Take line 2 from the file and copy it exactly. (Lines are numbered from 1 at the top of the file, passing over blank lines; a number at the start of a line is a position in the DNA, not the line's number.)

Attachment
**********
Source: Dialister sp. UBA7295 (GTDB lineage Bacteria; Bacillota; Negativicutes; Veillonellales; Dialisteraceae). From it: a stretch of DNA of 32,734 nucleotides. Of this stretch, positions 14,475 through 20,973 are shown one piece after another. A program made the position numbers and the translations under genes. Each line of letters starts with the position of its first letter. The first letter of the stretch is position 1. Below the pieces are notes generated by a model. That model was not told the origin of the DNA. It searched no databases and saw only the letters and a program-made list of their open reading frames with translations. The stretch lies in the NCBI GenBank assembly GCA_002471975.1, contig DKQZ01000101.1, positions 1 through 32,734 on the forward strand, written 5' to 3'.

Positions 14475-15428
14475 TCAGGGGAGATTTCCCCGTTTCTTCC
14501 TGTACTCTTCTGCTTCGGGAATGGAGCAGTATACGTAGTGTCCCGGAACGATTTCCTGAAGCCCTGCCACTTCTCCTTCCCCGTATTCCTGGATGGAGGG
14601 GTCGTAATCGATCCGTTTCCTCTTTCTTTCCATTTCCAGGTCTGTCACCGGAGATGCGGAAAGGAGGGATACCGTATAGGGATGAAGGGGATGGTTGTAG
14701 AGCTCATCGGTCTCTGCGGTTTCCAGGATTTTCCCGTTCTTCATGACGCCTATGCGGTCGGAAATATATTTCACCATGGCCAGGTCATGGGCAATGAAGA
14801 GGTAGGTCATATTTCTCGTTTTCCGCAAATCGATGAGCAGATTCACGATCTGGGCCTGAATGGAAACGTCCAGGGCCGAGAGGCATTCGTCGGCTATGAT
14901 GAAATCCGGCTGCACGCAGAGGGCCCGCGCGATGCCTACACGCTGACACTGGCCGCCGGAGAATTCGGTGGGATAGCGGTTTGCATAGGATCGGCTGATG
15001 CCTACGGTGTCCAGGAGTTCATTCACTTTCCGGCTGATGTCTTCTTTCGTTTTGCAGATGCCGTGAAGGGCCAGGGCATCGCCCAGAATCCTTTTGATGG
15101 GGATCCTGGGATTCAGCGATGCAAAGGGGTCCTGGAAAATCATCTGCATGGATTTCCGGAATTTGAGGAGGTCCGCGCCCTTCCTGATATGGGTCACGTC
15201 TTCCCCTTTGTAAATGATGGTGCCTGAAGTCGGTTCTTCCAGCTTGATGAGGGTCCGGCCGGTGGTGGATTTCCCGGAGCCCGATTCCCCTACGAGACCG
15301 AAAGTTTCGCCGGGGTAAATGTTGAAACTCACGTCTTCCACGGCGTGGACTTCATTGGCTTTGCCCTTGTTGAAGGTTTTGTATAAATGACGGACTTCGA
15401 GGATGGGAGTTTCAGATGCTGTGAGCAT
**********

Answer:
Positions 14475-15428